No matter who is giving the reason – me, a teen or a young kid, I can share 5 reasons that will inspire you to take action!

It is not only a soufflé that rises when a child cooks for their family… When a child masters a skill there are lots of outcomes. In particular, I have found a child who learns to cook and make good food choices…

  • gains self-esteem
  • gains a sense of importance
  • feels they are able to make a meaningful contribution to their family
  • is proud of their achievement
  • is better equipped to look after themselves
  • is able to look after others
  • gains confidence and competence
  • feels empowered to try more complex tasks
  • is able to use preparing food as an act of service
  • is able to use food as a means of expressing love
  • develops self-management skills
  • develops self-discipline
  • develops self-respect
  • develops budgeting skills.

Learning how to cook will also result in the child being more conscious about its food choices. In addition to cooking, learning how to choose the right ingredients for a healthy and balanced diet is crucial. For example, even though it might cost more, sustainably produced meat from somewhere like Crowd Cow (which you can click here to learn more about) is a better choice for many reasons – it’s healthier, better for the environment, and for sure the meal will taste better! Thinking about cooking, I struggle to think of another set of everyday skills that directly impacts a child’s development and health.

Consider the three different perspectives below… mine, a teen’s, and that of a younger child.

Reasons to cook – from my perspective  

  • Success builds a child’s self-esteem and confidence – cooking is no exception.
  • A sense of contribution, belonging, importance and pride develops as children master skills – cooking is an excellent way to foster this.
  • Learning about food fosters personal responsibility – you can feel confident that your children will be better equipped to look after themselves.
  • Cooking is a life skill. It’s like riding a bike – once they have ‘got it’ they are away.
  • You can get the odd night off!

Reasons to cook – from a teenage perspective  

  • You don’t have to put up with food you don’t like – you call the shots!
  • It feels great if you can cook for friends and family – lots of compliments are good!
  • Being able to cook gives you leverage… ‘If I cook dinner, can I borrow the car? Money for the movies? New shoes?’
  • Knowing you can cook is quite empowering. You can make good food choices so you can get better skin, have more energy, be at a good weight – it’s all your choice.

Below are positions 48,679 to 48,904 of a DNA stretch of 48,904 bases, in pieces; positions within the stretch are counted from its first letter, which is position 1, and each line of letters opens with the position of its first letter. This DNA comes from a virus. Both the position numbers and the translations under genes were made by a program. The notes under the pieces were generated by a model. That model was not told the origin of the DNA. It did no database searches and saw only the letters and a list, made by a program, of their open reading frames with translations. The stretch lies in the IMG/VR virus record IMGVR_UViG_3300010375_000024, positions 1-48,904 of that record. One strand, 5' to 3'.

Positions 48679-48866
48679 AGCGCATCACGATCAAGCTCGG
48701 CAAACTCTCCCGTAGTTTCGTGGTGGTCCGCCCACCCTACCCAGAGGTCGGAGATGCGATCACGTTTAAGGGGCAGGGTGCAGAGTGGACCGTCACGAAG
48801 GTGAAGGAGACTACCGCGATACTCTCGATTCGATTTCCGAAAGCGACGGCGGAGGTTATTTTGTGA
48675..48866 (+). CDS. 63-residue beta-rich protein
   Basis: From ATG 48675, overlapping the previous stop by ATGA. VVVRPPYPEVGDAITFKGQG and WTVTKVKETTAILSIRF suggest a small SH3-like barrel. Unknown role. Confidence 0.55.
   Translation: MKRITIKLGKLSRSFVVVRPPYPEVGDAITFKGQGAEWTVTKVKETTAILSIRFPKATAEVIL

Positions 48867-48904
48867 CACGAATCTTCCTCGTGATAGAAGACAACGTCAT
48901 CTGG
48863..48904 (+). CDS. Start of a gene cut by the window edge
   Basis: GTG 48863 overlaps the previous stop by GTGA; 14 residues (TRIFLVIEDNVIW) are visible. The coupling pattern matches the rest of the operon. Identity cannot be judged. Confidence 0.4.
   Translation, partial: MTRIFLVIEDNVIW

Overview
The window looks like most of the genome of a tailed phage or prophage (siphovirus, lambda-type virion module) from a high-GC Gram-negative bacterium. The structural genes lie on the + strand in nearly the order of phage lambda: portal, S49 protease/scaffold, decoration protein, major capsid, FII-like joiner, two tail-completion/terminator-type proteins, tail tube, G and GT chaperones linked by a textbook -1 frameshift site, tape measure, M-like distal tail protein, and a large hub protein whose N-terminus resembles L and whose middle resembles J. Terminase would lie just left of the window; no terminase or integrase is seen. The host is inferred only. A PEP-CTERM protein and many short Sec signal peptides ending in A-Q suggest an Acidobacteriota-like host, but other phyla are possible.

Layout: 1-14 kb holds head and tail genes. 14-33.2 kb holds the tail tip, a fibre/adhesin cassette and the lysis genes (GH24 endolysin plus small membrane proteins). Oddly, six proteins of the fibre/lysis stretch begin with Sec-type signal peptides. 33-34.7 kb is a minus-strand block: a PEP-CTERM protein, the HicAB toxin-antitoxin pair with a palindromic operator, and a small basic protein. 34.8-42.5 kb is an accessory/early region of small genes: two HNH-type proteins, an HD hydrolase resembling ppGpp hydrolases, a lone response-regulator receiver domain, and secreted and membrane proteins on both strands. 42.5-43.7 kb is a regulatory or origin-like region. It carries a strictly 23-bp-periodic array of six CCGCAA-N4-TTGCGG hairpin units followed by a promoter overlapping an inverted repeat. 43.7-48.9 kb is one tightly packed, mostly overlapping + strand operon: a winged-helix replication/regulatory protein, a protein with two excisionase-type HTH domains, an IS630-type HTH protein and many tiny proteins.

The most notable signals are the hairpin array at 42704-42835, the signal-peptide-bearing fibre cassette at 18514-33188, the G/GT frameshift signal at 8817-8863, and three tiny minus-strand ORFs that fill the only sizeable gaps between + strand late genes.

• It’s quite good fun cooking!

Reasons to cook – from a tween’s perspective  

  • You can eat the ingredients while you are cooking and then get to choose the best piece.
  • Your mum gets in a good mood if you help (cringe – this was a sage observation from my youngest son!).
  • You can make sure what is being cooked is something you like.
  • If you do the cooking you don’t have to help with the cleanup.
  • It’s fun cooking.

The thought of learning a new life skill will simply not engage the average kid – especially when described as a life skill. However, you start talking about something they want or need and you have their total attention.

I have found deal-making works well. Along the lines of ‘If I do this for you, could you do this for me’. You may be surprised to find how kids respond to this; many are masters of negotiation in other things so they will quickly work it out. I think it is quite funny when my children say one of the main reasons they wanted to be able to cook was because it gave them leverage. That’s fine if that’s what motivates them. It also has helped our family operate more like a team with everyone contributing.

Ironically, often as parents, we have to buy things for our kids anyway. Take a special pair of shoes for example. Both parties win if you suggest that if they cook dinner each Tuesday they will be able to get those shoes. This is not bribery. Bribery implies that one person wins and the other loses.  This is far better than that – there are winners all round. Your child learns a skill for a lifetime, they get the shoes, the family bond grows stronger and you get a night off – it’s the epitome of a win: win situation. 

No matter what perspective you are coming from

 the outcome is the same – 

your child gets a skill for a lifetime 

which is undoubtedly to 

his or her advantage.

Posted by Miley

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